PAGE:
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Eating with Our Eyes

June 26, 2011

Note: Learn more about the Am I Hungry? Mindful Eating program here or at www.amihungry.com.

 

Over the past few years, as I’ve started watching the Food Network and developing into a bit of a foodie, I’ve become familiar with the expression, “We eat first with our eyes.” Seeing how the famous chefs present some of their food, and experiencing it first-hand in some fancy restaurants, I could understand the appeal of that. But for some reason I never quite internalized the idea for home use when I was the only one eating.

Even when I first took the Am I Hungry? (AIH) Mindful Eating facilitator training and read the part about how we should make a pleasant atmosphere for ourselves, I have to confess that I didn’t think that using nice dishes mattered all that much. Mine weren’t hideous or anything, but they were definitely generic, mass-produced plates and bowls, primarily white. I did have one nice pottery mug and bowl, but that was about it.

When I recently taught the AIH workshop, though, I felt a bit like a hypocrite, saying that these things mattered but not doing them myself. So the following weekend, when I was at an art gallery and a pottery plate caught my eye, I bought it. I wanted to see if it would make a difference in how I ate.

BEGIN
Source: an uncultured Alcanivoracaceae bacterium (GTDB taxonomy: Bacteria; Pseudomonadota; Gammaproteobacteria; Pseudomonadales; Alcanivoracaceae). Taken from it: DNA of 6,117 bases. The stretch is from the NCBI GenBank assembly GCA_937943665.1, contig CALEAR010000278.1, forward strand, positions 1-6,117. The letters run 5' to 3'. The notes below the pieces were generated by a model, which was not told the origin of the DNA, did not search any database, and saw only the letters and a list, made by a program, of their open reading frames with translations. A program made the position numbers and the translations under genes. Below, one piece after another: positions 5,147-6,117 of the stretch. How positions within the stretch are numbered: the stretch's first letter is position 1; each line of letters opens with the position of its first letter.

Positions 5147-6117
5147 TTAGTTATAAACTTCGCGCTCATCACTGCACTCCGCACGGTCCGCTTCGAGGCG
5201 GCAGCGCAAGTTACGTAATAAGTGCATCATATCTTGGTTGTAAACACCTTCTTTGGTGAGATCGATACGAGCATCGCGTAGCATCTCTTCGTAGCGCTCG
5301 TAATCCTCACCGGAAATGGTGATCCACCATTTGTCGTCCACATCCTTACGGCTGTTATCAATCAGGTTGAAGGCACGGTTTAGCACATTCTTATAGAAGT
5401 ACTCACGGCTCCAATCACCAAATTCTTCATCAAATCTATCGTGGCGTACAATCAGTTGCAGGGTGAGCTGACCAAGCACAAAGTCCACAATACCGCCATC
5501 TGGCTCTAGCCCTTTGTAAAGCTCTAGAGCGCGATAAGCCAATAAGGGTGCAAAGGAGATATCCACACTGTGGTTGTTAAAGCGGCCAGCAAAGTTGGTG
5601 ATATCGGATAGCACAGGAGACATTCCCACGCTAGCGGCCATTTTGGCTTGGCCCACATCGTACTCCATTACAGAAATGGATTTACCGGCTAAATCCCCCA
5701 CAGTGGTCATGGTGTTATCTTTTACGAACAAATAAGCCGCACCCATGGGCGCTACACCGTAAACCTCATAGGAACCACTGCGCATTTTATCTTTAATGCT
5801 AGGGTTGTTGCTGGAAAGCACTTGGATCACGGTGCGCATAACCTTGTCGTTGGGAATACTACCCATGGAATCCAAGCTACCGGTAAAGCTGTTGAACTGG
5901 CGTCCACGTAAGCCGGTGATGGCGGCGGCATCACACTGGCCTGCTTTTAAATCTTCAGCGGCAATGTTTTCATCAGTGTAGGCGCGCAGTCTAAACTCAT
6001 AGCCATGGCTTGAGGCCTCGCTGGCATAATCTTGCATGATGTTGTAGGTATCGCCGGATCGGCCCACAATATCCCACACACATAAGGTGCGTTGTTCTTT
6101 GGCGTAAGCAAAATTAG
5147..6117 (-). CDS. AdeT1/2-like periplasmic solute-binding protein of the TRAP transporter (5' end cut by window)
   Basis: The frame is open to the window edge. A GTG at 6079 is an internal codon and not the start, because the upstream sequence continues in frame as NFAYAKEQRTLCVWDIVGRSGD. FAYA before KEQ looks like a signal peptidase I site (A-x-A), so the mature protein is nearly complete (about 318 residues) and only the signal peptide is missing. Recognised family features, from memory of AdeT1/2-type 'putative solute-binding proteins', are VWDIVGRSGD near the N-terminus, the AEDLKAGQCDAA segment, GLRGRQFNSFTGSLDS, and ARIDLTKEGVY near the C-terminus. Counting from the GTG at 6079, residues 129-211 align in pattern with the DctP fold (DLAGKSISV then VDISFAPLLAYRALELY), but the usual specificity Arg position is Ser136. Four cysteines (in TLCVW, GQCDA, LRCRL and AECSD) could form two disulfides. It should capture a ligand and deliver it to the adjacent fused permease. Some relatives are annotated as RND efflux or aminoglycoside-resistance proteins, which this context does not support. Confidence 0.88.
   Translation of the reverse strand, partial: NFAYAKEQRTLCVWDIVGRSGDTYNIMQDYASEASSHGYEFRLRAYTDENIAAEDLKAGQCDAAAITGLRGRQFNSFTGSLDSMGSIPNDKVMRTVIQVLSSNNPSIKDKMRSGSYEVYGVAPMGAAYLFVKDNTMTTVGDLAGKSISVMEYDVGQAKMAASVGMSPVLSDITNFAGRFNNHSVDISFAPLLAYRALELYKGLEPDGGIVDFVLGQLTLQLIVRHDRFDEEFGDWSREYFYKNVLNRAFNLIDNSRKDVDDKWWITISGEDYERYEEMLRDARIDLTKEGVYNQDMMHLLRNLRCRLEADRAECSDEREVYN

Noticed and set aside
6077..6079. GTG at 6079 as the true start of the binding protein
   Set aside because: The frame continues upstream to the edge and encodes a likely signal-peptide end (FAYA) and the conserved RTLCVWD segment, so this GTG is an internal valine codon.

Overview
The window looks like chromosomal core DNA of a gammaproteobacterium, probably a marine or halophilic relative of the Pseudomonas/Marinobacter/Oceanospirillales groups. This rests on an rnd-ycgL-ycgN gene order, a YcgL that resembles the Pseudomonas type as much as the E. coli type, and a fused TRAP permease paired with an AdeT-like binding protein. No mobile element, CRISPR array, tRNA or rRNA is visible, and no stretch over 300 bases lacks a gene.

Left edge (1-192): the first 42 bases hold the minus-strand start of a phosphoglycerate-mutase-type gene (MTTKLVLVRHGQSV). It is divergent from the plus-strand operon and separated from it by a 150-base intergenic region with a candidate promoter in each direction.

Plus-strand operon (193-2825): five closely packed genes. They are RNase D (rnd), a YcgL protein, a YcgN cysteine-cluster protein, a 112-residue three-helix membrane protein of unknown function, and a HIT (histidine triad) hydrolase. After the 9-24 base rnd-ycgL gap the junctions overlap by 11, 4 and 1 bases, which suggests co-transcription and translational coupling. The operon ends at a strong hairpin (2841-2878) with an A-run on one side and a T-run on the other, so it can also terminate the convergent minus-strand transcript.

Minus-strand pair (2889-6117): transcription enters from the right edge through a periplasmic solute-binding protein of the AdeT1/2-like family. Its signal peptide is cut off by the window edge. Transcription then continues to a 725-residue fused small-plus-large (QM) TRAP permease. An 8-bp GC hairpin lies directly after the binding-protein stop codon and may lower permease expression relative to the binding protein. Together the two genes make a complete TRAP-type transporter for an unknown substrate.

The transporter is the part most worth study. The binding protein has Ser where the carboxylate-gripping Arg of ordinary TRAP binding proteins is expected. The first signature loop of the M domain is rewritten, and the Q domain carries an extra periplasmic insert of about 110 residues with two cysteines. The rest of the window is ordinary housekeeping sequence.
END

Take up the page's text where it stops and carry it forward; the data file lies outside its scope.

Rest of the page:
I was surprised to discover that it did. By putting my food on this pretty plate, I found that I spent more time eating first with my eyes because it was so attractive. This in turn led me to eating more slowly and mindfully, because between bites I admired the way everything looked. I took smaller bites, wanting to keep everything nicely artistic. I also paid more attention to the smell, since I was more tempted me to linger over it a little longer before eating.

 

For instance, eggs look positively gorgeous against the blue background. Salad greens are beautiful with the earthy tones. In fact, everything seems to go with it, in brilliant contrast or complement. The pattern also makes me want to present the food in the most attractive or fun way, such as arranging browned sausage slices in a circle, following the plates design.

 

 

I’m now a believer. It does matter how your food looks and is presented, at home or in a restaurant. I’ve always appreciated beautiful things, especially when they’re also functional. Now I can indulge that on a daily basis and get the most out of both my pottery and my meals. 

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